JEFFERSON CITY — Missouri’s four-member Conservation Commission on Friday unanimously approved a framework for a state black bear hunt, the first since the founding of the Department of Conservation in the 1930s.
The framework voted on Friday restricts black bear hunting to Missouri residents and limits the hunt to southern Missouri, according to a news release.
Department of Conservation staff will present proposed permit and hunting quotas next spring for the hunt set for October 2021. Hunters will be able to apply for permits in May, the release said.
Permit applications will cost $10, with winners determined by July 1 through a random draw. Permits will cost $25. The department is reserving 10% of permits for qualified landowners, the release said.
Joe Jerek, spokesman for the Department of Conservation, said only solitary bears will be allowed to be hunted. Bears younger than a year stay with their mothers, he said.
“Bears may not be disturbed, pushed, harassed, or taken from a den,” the news release said. “Only lone black bears may be taken. Hunters may not take bears that are known to be in the presence of others bears, including female black bears with cubs.”
The Conservation Commission’s approval followed years of public comment, the news release said, including a recent round that drew thousands of responses earlier this year, the majority from opponents of the state’s plan.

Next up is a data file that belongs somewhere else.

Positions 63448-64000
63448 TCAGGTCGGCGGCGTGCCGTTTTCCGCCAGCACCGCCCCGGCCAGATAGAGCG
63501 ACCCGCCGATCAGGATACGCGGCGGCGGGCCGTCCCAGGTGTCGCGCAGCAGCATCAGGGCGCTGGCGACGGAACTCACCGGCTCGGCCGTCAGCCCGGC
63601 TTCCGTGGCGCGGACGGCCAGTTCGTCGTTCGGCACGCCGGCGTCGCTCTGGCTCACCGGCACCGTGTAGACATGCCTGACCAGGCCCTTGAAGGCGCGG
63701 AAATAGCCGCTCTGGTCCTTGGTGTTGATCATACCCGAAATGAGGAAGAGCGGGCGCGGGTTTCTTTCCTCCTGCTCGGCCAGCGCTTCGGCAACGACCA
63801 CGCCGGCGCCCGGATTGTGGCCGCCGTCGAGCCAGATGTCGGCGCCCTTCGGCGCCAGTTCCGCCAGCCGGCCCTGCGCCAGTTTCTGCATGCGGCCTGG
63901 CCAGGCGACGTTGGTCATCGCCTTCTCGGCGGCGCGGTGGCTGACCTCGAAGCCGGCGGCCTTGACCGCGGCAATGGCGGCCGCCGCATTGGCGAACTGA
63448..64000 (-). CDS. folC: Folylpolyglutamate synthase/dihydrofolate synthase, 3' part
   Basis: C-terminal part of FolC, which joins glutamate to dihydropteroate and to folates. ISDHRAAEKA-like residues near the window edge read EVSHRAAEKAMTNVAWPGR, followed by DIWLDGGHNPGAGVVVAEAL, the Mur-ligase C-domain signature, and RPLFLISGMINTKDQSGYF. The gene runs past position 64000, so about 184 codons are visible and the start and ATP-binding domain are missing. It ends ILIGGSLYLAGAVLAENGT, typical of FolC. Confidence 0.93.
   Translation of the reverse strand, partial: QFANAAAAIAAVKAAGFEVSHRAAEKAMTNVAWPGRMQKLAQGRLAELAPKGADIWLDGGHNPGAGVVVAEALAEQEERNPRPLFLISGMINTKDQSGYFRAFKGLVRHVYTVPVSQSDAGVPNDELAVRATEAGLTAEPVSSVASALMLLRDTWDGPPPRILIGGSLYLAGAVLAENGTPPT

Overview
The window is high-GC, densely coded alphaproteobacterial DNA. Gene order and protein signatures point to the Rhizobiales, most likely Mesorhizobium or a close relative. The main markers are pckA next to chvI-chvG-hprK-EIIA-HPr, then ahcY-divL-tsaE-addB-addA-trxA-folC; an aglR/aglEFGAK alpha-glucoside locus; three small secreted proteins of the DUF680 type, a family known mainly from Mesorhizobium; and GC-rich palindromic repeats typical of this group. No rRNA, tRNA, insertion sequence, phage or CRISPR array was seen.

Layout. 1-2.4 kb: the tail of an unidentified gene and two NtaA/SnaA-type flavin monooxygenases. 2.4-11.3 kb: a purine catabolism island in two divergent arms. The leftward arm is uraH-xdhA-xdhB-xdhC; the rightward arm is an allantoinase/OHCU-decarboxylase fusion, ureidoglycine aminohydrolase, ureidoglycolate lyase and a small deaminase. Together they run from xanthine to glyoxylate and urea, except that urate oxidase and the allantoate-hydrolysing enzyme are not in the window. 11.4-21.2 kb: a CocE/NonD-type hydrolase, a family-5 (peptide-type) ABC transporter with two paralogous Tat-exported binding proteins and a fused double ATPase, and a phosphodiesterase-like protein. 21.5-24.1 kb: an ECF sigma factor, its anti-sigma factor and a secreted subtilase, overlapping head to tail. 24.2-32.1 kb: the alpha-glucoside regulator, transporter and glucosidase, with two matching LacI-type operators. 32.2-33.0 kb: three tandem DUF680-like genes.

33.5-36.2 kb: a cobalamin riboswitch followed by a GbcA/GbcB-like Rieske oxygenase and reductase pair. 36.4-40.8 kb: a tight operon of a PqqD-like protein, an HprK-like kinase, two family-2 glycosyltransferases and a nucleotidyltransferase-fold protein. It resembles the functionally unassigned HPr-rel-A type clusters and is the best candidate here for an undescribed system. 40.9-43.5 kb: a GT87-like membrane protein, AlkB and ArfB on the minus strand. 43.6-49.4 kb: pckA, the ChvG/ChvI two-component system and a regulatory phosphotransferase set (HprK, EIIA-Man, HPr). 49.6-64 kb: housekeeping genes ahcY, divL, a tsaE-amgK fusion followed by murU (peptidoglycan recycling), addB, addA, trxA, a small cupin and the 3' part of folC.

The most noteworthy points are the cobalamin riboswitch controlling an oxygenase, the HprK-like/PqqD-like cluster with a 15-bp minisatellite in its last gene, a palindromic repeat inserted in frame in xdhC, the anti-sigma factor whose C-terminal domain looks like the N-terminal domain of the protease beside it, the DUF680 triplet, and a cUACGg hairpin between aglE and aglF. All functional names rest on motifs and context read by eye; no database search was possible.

Kitty Block, president and CEO of the Humane Society of the United States, said Friday the only group that will benefit from the hunt will be trophy hunters. She said the state was disregarding comments from the majority in order to accommodate a small percentage of people who hunt for “heads, hides or for bragging rights.”
“It is shameful that the MDC and the commission chose to pander to these special interests, while ignoring the interests of the animals and the wishes of the state’s residents,” she said in a blog post.
The state’s release said there are between 540 and 840 bears in the state, and that officials believe the population is growing at 9% each year.
Earlier this year, one comment among the thousands of public comments the state received, criticized the department’s fuzzy population estimate.
“540 or 840 bears, which is it?” wrote Charles Hughes, of Linn Creek, Missouri. “I don’t think you should be harvesting bears until you have a real count.”
“Please DO NOT KILL THE BEARS,” wrote Michael Lazar of Gladstone, Missouri. “It sickens me that trophy hunters are the only ones that will get to see — and destroy — these creatures for a few bucks for a license.”